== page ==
"People come and think it's a joke, and find out it's not a joke," Ken Stigler, pastor of Salem's Wesley Methodist Church, told the National and International Religion Report. "People walk around town wearing black capes, with inverted crosses and pentagrams," Stigler said. Wiccans claim to have 4,000 followers in the city of 40,000. Others put the number much lower.
"Allowing Wicca the rule and rein of tourism in Salem has been unfortunate theologically and economically disastrous," Stigler said. Businesses may be intrigued by the idea of witches, but tend not to settle in town, he added. In Salem, famous for its 1692 witch trials, the town seal and promotional materials feature witchcraft symbols.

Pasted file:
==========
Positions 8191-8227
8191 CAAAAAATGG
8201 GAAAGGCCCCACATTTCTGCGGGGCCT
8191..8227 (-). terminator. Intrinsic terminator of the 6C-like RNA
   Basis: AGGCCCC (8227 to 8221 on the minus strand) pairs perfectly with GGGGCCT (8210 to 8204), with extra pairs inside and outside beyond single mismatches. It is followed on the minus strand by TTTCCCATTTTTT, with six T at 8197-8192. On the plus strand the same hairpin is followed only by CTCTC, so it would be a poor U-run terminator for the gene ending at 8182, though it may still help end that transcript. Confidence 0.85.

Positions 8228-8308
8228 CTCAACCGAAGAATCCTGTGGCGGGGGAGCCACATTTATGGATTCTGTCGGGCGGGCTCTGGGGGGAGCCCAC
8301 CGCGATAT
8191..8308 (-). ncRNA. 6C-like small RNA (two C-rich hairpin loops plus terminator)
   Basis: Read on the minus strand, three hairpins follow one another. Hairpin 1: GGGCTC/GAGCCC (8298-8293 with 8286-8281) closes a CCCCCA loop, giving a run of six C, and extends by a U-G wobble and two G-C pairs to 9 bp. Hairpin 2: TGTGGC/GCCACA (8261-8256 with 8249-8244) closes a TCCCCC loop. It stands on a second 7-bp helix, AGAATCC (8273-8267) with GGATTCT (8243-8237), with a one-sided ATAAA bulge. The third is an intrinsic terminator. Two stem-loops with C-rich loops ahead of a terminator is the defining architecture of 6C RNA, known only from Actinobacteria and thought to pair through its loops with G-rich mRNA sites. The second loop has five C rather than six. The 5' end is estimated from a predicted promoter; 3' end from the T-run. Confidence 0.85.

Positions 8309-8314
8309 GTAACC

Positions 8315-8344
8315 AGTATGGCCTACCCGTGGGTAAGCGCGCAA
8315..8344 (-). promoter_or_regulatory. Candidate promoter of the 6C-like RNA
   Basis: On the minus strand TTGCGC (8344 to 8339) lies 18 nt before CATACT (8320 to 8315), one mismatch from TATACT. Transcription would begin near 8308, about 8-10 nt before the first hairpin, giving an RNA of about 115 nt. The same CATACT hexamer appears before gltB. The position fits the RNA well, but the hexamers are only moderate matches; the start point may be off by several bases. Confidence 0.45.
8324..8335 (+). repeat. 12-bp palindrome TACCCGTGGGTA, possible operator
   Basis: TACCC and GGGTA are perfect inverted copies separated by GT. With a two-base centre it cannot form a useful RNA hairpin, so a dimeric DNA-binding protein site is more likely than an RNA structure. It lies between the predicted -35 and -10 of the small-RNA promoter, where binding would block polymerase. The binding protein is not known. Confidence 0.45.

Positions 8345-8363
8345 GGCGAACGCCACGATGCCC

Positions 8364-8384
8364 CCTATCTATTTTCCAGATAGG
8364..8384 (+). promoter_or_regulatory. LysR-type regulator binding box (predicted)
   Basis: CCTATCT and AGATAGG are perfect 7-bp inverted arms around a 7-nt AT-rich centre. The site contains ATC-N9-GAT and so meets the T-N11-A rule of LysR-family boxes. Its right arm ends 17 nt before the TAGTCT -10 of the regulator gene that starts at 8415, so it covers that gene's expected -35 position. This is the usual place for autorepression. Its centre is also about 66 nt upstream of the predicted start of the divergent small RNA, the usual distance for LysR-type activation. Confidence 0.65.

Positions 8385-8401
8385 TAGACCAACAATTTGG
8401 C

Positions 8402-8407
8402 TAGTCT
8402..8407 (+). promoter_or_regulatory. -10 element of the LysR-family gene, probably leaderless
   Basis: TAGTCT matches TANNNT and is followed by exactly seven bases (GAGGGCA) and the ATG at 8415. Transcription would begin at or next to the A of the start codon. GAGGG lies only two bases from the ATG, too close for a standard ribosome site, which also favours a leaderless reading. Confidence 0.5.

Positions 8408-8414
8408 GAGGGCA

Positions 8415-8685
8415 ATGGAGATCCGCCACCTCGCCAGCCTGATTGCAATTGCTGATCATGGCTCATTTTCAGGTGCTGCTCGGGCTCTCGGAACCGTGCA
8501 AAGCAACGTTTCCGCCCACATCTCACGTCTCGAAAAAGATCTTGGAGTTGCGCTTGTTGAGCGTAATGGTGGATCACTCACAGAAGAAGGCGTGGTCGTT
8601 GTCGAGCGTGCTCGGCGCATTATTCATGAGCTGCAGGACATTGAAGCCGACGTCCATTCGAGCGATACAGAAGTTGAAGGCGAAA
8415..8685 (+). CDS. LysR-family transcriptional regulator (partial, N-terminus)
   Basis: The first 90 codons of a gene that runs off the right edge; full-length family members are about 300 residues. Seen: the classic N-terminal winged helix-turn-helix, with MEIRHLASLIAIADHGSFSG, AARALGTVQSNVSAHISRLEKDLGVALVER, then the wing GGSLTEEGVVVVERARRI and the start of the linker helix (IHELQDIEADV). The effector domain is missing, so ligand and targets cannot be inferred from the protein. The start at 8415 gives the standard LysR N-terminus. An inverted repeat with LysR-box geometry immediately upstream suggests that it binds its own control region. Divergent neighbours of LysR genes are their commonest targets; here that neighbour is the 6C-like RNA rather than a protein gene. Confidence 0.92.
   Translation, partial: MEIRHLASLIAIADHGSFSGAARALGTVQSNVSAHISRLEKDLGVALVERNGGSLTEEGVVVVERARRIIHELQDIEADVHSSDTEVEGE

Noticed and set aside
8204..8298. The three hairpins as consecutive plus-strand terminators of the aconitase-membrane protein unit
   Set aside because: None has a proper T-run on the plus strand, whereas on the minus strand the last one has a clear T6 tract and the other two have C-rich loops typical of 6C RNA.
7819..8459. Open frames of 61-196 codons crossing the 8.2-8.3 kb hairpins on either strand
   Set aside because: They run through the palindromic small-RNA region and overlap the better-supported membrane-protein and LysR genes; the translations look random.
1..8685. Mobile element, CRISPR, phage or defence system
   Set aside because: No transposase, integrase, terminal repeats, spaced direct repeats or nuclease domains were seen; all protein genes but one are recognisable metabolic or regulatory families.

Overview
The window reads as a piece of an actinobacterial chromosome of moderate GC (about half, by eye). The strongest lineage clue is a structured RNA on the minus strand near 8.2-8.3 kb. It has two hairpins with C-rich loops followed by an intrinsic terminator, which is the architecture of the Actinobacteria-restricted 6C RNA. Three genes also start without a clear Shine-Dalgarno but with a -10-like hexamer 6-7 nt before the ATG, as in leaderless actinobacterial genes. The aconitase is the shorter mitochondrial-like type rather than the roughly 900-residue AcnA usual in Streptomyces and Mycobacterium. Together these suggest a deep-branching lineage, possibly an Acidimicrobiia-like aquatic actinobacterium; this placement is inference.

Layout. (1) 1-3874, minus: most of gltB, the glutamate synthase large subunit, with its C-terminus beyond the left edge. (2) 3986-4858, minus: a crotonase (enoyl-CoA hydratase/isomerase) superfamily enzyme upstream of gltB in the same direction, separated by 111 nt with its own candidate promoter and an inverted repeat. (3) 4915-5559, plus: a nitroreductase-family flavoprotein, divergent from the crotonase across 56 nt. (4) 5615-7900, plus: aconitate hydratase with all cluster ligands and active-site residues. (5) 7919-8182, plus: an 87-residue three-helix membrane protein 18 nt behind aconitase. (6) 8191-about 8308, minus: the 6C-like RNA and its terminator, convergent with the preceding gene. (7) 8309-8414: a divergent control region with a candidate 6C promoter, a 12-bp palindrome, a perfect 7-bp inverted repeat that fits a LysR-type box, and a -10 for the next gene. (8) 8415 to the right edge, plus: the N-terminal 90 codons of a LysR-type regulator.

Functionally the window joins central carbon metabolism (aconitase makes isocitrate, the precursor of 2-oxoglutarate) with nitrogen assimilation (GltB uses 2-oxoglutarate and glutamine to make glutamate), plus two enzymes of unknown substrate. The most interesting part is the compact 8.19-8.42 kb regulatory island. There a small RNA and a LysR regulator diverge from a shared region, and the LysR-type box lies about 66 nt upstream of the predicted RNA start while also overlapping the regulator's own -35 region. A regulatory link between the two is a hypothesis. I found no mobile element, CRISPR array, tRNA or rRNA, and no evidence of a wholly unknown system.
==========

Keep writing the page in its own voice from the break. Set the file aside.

"People here are sick of it," said Joseph Kost, pastor of the non-denominational Christian Renewal Church. He told NIRR that Christians long remained silent "because the town was making money," but occultism "crept in because the door was open." Christian clergy will meet separately this month to pray and plan their church events.